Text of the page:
Of course, none of this addresses actual perceptions of Church members, in the United States or globally, on Israel and the Middle East. My anecdotal experience indicates that, inside the United States, a pro-Israel stance still reigns supreme among the largely conservative membership, although that has been shifting in recent years and decades. Noted Mormon sociologist Armand Mauss attributes at least part of that to the intense controversy in Jewish Israeli society over the construction of the Jerusalem Center and to a lack of significant evangelization success among Jews in Israel.[8] Likewise, Latter-day Saints outside of the United States, less influenced by a culture of fervent conservative Christian love for Israel, have been much more likely to question Israel’s occupation of the West Bank and its treatment of Palestinians more generally. My guess is that, as the Church continues to expand globally and be influenced by non-American voices, and as the impact of the BYU Jerusalem program spreads, with its nuanced approach and location in the heart of (Palestinian) East Jerusalem, we will see an increase in the percentage of Latter-day Saints with ambivalent views on the question of American support for Israel.

 

 

[1] See, for example, LeGrand Richards’ Israel! Do You Know? (Salt Lake City: Deseret Book, 1954) and “The Word of God Will Stand.” Conference Report (April 1954), as well as Ezra Taft Benson’s “A Message to Judah from Joseph,” Ensign, December 1976. Both Richards and Benson emphasize the miraculous victory of Israel over her Arab adversaries, but also that the time has arrived for Jews to accept Jesus as the Messiah and join His Church.

[2] See W. Cleon Skousen, Fantastic Victory (Salt Lake City: Bookcraft, 1967).

[3] See James Mayfield’s critical review of Skousen’s book in “Whose Victory?” Dialogue 3 (Autumn 1968), 135-37. Parker’s refers to Mayfield and offers his view in his letter to the editors of Dialogue, in volume 4, no. 4 (Winter 1969), 4-5.

[4] See Eran Hayet, Richard Neitzel Holzapfel, and Ray L. Huntington, “Jerusalem Program Reborn: An Interview with the Executive Director,” Religious Educator: Perspectives on the Restored Gospel 10:1, 137-148.

[5] “All Are Alike unto God,” Ensign (June 1979).

[6] D. Kelly Ogden and David B. Galbraith, “I Have a Question,” Ensign (September 1993).

[7] Hayet, Holzapfel, and Huntington, 146.

[8] See All Abraham’s Children: Changing Mormon Conceptions of Race and Lineage (Chicago: University of Illinois Press, 2003), 183.

Comments

  1. My anecdotal experience is also that a pro-Israel stance is more common among the general church membership, common enough that growing up as a Mormon with Palestinian heritage was confusing to me. The theology of patriarchal blessings, and, as you say, Christian ideas of what a Jewish return to the Holy Land meant, were particular points of confusion when I was a teenager. I didn’t go to the Jerusalem center while I was at BYU, but I did take something like five Middle Eastern & Arabic Studies classes for my International Relations coursework, and the focus on and care for the Palestinian perspective worked out a lot of cognitive dissonance that had been a source of stress for years. I hope you’re right that a more nuanced perspective is becoming more and more common.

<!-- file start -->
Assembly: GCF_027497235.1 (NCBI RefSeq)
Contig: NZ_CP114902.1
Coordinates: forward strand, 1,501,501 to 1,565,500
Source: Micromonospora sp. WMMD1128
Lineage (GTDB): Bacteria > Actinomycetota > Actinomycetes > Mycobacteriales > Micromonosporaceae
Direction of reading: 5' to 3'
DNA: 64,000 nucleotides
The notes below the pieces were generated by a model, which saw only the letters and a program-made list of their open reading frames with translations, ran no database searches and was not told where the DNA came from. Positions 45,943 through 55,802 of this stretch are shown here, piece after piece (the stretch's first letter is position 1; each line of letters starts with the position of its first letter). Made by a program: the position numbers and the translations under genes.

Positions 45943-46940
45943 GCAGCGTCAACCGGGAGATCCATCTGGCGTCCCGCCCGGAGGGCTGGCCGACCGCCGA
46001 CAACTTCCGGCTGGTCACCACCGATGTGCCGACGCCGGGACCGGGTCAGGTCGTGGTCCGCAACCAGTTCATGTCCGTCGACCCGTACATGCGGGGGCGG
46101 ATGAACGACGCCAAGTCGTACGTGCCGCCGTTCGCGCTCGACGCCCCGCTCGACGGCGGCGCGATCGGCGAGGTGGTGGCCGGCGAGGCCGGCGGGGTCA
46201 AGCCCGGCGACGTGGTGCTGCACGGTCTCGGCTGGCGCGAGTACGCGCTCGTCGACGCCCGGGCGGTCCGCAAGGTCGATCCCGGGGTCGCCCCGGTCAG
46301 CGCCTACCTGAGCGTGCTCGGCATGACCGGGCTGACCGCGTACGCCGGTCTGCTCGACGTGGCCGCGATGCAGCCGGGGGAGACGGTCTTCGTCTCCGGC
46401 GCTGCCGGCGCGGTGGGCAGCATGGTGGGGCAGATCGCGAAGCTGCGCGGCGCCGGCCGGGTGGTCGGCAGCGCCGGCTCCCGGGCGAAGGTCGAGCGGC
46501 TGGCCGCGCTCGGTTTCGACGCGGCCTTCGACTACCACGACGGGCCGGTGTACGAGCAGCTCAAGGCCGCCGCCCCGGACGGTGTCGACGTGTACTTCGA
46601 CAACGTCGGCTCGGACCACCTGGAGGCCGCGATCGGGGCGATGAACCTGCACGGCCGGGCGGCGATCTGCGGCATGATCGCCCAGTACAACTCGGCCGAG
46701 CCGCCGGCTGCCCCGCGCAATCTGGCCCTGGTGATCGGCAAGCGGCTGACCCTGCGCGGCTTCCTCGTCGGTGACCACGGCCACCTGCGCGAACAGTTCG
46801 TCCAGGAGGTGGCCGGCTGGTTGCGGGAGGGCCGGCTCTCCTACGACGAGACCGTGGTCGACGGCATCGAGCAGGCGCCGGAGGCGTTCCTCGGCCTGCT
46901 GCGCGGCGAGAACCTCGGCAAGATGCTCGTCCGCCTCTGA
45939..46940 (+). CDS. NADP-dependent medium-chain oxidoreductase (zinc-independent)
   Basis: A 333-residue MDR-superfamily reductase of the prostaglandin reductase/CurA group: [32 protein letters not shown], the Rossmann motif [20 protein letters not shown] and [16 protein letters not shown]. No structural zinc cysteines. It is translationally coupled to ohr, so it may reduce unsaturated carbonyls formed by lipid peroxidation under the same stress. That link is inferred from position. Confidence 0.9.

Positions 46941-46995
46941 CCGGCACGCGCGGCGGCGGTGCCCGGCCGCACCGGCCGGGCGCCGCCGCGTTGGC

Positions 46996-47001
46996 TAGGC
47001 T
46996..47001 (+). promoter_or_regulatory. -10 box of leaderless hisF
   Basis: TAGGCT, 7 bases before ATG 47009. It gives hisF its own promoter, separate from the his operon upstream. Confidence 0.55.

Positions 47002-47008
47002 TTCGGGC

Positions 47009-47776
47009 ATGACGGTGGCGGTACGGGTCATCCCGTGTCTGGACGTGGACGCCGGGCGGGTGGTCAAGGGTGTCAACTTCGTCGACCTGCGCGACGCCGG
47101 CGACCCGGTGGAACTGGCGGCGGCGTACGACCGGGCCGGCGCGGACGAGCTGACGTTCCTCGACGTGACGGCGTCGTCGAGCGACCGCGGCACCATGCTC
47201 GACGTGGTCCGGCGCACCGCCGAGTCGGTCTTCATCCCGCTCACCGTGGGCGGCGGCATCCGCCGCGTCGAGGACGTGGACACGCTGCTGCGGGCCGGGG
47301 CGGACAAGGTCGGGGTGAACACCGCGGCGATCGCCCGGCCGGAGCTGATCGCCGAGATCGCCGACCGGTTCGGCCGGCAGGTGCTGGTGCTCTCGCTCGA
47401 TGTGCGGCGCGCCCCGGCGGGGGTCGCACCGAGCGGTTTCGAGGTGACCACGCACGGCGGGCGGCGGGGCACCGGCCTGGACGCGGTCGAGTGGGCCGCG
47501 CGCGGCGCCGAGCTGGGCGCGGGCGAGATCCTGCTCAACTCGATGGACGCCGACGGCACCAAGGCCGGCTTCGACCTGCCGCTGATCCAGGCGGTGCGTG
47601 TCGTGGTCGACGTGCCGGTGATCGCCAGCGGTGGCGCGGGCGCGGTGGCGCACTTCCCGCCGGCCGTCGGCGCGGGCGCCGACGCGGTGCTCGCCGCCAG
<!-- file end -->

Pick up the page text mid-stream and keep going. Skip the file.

2. I studied at the BYU Jerusalem Center one summer, and I felt like that experience led me to be open-minded about many issues. But then a few years later I got to know a Palestinian grad student who was in my program at BYU. She was understandably quite bitter about how the Palestinians had been treated, and I guess you could say that she converted me to be more pro-Palestinian.

  3. Thank you for all the good information on our history concerning Israel.

    Whenever I think of modern Israel, I’m struck by how there doesn’t seem to be any good solution, nor any objective sources one the continuing conflicts. The dichotomy of “God’s chosen people” and “Israel must be wiped from the Earth” just makes it more fraught. Add to it Christians who think there isn’t enough conflict, since we need to have two Prophets dead in the streets for Jesus to come (much like some attitudes toward climate change), and it seems there are very few who actually want peace there.

  4. Jack Hughes says:

    I remember being told as a youth (in the early 1990s) that the then-new BYU Jerusalem Center was designed with the ability to be rapidly converted into a temple, and could even be dedicated and fully operational with only a few hours notice. A few years later, a seminary teacher told the young men in the class that we would likely be called back from our missions to be drafted into the military to fight in Armageddon. I’m a bit disappointed that neither of these things happened. Growing up Mormon in the 90s was crazy.

  5. Jack Hughes says:

    Good point, Frank. Also consider Church members often justifying various American military adventures in the Middle East as being part of “hastening the work”.

  6. Deborah Christensen says: